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A Talent for Math

USC Dornsife Ph.D. students have been lauded by the USC Center for Applied Mathematics for their contributions to physics and mathematics.

By Ambrosia Brody
May 14, 2012

Susan Friedlander, professor of mathematics and USC’s Center for Applied Mathematical Sciences (CAMS) director, stands with USC Dornsife doctoral students Yang Huang and Wan-Jung Kuo who have been awarded CAMS Graduate Student Prize for Excellence in Research for their contributions to the fields of mathematics and physics. Photo by Fatima Perez.

Susan Friedlander, professor of mathematics and USC’s Center for Applied Mathematical Sciences (CAMS) director, stands with USC Dornsife doctoral students Yang Huang and Wan-Jung Kuo who have been awarded CAMS Graduate Student Prize for Excellence in Research for their contributions to the fields of mathematics and physics. Photo by Fatima Perez.

Two USC Dornsife doctoral students have been awarded USC’s Center for Applied Mathematical Sciences (CAMS) Graduate Student Prize for Excellence in Research for their contributions to the fields of mathematics and physics.

Yang Huang of mathematics and Wan-Jung Kuo of physics were selected among 13 nominees across USC schools and departments including molecular and computational biology, computer science, physics, linguistics and mathematics.

The CAMS Prize was initiated in 2010 to highlight the quality and significance of student research with a substantial mathematical component. Currently the awards are partially funded from several donations including one by USC Dornsife Professor Emeritus of Mathematics Edward Blum.

Selected by the CAMS Board of Directors, each recipient was honored with a plaque and $1,000 on April 17 during a ceremony hosted by CAMS, housed in USC Dornsife’s Department of Mathematics.

“The nominations we had were all remarkably strong candidates,” said Susan Friedlander, professor of mathematics and CAMS director. “We believe it’s important to recognize the work of really excellent graduate students.”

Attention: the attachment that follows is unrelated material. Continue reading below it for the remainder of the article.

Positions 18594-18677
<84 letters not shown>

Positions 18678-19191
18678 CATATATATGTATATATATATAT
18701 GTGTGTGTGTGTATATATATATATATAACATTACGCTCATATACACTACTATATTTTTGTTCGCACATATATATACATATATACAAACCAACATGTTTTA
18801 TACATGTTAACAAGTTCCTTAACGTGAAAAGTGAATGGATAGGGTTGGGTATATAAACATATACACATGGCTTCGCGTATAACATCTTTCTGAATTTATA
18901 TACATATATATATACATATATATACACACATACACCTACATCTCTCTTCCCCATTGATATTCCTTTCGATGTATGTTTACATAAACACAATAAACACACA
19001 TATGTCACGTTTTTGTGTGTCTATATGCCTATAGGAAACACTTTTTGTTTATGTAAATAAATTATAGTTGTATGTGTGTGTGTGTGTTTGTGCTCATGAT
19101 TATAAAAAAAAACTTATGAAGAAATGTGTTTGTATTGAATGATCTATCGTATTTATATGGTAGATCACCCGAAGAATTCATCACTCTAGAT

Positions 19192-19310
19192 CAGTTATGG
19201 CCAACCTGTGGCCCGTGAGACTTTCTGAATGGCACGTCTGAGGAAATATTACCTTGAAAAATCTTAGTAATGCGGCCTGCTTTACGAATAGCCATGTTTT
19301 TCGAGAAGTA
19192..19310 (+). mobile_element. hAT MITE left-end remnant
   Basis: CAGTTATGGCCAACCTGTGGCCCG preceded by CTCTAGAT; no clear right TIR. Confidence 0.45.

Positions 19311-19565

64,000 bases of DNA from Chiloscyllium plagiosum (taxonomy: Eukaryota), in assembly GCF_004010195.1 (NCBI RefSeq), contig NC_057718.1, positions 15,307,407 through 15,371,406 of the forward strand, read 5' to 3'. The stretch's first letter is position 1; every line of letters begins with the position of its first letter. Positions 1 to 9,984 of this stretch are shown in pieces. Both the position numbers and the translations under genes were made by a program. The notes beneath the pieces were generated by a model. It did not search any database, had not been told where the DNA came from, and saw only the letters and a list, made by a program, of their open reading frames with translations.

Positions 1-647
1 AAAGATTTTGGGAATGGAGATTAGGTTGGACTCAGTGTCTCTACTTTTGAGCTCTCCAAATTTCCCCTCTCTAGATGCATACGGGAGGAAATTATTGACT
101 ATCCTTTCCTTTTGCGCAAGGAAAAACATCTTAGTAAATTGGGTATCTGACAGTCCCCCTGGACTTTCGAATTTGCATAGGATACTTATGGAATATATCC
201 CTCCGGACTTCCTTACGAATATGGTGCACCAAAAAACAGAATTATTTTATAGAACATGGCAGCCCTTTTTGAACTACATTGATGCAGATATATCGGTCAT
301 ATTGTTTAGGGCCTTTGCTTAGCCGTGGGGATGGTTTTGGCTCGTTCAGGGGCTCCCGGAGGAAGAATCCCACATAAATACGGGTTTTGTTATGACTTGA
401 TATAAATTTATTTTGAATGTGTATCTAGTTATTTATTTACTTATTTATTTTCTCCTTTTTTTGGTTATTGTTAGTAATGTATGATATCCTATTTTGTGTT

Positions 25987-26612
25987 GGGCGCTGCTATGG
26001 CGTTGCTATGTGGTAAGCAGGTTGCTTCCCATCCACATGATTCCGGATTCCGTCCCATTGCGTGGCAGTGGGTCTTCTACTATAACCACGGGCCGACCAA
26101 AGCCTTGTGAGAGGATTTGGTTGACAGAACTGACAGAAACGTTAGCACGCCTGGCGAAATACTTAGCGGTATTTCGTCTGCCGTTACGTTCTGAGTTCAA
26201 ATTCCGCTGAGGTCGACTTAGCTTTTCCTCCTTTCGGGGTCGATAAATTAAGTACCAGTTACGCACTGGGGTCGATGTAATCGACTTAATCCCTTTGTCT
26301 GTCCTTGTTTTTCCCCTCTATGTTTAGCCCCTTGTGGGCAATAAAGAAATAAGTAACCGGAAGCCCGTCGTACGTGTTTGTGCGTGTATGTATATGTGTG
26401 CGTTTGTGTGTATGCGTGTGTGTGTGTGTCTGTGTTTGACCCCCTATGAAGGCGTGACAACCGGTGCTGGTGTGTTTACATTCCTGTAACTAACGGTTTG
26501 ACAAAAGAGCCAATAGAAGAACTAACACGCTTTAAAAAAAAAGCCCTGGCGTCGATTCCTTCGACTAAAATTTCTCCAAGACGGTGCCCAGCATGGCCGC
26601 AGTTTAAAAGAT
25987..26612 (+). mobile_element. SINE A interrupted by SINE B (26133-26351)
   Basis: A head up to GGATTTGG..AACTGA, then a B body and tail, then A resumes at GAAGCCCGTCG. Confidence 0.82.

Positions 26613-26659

Kuo of physics poses with Solomon Golomb, University Professor and Distinguished Professor of Electrical Engineering, holder of the Andrew and Erna Viterbi Chair in Communications. He is also a member of the CAMS Graduate Student Prize for Excellence in Research Selection Committee. Photo by Fatima Perez.

Since his arrival to USC from China in 2007, Huang has worked with Ko Honda, professor of mathematics in USC Dornsife. He conducts research in 3-dimensional contact topology and Heegaard Floer homology, both of which are sophisticated tools used to analyze knots and 3-dimensional spaces. Huang’s findings may provide a better understanding of knotting phenomena in fields such as quantum computing and molecular biology.

“As topologists we want to find a mathematical way to understand different shapes,” Huang said.

Huang’s research has added to Eliashberg’s seminar paper “Classification of Overtwisted Contact Structures on 3-manifolds” from 1989 and has helped improve the understanding of homology theories such as Heegaard Floer homology.

“Yang has made substantial progress toward understanding and clarifying certain aspects of contact structures in 3-dimensional spaces,” Honda said.

After obtaining his Ph.D. in mathematics in May 2012, Huang will continue his research at the Max Planck Institute for Mathematics in Bonn, Germany.

Kuo has been conducting research with Daniel Lidar, professor of chemistry in USC Dornsife with a joint appointment in USC Viterbi School of Engineering, to find analytical proofs and performance bounds for protocols in quantum information processing.

 

Golomb congratulates Huang of mathematics at the CAMS Graduate Student Prize for Excellence in Research award ceremony. Photo by Fatima Perez.

She has worked with Lidar, who serves as the scientific and technical director of the USC-Lockheed Martin Quantum Computing Center, to find optimal interpolation paths for adiabatic quantum computation in a differential-geometric framework. Additionally, Kuo has focused on optimal quantum control. Her work has proved that the quadratic dynamical decoupling sequence performs the high decoupling of arbitrary, bounded environments.

“Wan bravely set out to solve this problem, and her ultimate success is a testimony to her brilliance and perseverance,” Lidar said. “The proof Wan found is a true tour de force of analytical and algebraic techniques.”

After earning her Ph.D. in May 2012, Kuo, a native of Taiwan, will continue her work at Ames Laboratory at Iowa State University.

“I’m really happy and honored to receive this award,” Kuo said.